Marriage is one thing, having meddling in-laws in another. We have all heard horror stories of meddlesome family members who make things uncomfortable if not downright miserable for couples to enjoy their union. While some do not see it as a big deal, others are fearful that the influence of a mother-in-law, in particular, can negatively taint their primary relationship.
If you know what to look for, you can try to deal with the little issues before they become bonafide problems. You will also be better prepared to tackle them and alert your spouse so they can then handle their family member before it gets mean and nasty. It will also make you aware if your spouse is willing to stand up for you or will buckle under familial pressure.
1. When she comes over, she starts rearranging your furniture.
2. She wanted to go on your honeymoon. She said it was a perfect time to bond with you. Ehmmmm…it’s a no love.
3. She refers to your spouse as her baby. If he/she is her baby, they are not really ready to be your mate.
4. She tries to dictate what they should and should not do.
5. When you talk, she is dismissive of your ideas and opinions.
6. She likes to be in control, even in YOUR own home
Now, if your mother-in-law seems like she intends to be a ‘monster-in-law’; here are some things you can do to mitigate the impact she has on your life. Firstly, do not feed into her negativity or her antics. If she is confrontational, walking away lessens the conflict because if she is arguing by herself, she will look and feel silly.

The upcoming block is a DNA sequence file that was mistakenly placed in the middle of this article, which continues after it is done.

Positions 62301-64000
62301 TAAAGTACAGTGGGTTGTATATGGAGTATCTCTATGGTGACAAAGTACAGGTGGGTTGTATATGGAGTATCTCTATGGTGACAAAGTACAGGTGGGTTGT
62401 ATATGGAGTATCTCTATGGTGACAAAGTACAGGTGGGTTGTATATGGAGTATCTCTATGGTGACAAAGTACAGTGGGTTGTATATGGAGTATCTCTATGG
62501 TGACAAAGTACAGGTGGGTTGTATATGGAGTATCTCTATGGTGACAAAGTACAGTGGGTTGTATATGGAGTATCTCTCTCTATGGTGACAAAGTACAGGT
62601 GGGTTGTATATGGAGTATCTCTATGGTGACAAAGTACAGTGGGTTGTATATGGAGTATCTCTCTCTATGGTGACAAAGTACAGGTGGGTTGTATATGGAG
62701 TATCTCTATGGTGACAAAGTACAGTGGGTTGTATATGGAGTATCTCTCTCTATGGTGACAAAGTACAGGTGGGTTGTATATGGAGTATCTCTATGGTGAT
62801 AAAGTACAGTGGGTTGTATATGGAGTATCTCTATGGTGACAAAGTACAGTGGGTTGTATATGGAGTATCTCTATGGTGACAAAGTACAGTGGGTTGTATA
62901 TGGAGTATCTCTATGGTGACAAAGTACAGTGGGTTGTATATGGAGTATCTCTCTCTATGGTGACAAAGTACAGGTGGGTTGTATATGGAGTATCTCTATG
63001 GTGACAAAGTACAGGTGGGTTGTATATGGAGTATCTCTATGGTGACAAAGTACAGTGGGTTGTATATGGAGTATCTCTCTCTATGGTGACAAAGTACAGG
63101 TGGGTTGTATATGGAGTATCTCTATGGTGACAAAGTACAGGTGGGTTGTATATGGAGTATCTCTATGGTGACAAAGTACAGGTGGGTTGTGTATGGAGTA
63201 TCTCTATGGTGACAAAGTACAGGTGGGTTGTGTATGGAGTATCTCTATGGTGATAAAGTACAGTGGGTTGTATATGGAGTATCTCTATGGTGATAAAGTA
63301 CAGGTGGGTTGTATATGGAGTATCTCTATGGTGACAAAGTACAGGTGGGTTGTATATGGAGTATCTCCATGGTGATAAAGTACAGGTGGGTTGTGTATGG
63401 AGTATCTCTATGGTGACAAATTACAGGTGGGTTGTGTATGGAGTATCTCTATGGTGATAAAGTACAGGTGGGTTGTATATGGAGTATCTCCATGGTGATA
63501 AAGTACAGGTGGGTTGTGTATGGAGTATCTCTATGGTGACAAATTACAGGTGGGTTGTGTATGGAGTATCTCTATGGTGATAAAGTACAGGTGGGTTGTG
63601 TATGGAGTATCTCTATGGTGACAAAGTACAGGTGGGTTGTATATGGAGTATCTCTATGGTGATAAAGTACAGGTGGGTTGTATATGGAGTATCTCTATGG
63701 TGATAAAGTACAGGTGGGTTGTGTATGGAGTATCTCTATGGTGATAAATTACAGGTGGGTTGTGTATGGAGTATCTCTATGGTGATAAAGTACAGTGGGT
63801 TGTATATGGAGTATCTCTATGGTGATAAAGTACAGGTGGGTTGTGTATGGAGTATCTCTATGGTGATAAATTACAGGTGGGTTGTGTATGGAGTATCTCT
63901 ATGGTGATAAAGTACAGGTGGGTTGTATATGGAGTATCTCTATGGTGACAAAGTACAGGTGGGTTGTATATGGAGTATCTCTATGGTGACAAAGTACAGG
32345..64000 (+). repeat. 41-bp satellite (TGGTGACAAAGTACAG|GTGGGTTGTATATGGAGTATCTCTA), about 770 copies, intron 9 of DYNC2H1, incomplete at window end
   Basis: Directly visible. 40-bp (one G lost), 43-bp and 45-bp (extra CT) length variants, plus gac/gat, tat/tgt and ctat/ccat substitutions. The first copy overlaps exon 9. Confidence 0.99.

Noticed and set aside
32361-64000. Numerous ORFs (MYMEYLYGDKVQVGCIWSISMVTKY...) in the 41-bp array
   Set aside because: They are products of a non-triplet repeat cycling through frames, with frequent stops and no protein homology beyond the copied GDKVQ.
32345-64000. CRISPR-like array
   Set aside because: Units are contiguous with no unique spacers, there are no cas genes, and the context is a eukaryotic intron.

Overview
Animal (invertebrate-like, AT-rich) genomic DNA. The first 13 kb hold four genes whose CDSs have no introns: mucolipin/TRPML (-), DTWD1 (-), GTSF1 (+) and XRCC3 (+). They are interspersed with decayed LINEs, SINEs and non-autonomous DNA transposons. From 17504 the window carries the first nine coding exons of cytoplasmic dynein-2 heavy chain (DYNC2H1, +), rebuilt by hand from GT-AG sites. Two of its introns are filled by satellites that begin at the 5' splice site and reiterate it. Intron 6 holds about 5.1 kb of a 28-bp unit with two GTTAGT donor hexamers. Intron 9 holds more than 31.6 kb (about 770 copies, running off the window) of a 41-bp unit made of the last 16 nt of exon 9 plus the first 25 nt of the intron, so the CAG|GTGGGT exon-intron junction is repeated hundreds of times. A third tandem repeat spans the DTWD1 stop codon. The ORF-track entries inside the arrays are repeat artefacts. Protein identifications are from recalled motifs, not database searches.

If some of her behaviours are triggers for you, recognise them so that you can avoid them. Look at the larger picture and do not be baited into a tit-for-tat kind of relationship. Someone has to be the grown-up, and until she recognises that you are not her minion to be manipulated, that adult will only be you.
Set your boundaries and enforce them even if there is push back. If you say she has to respect your space and shouldn’t come over unannounced, both of you have to mean it and stick by it. While you do not want to be combative you also have to stand up for yourself and your relationship, but your partner should also play their part in supporting your decisions. There cannot be a division or else it is not going to work. He or she has to be your cheerleader and assist their parent in understanding how important you are to them and that you are not going anywhere.
The opinions expressed in this article are those of the author. They do not purport to reflect the opinions or views of BUZZ or its employees.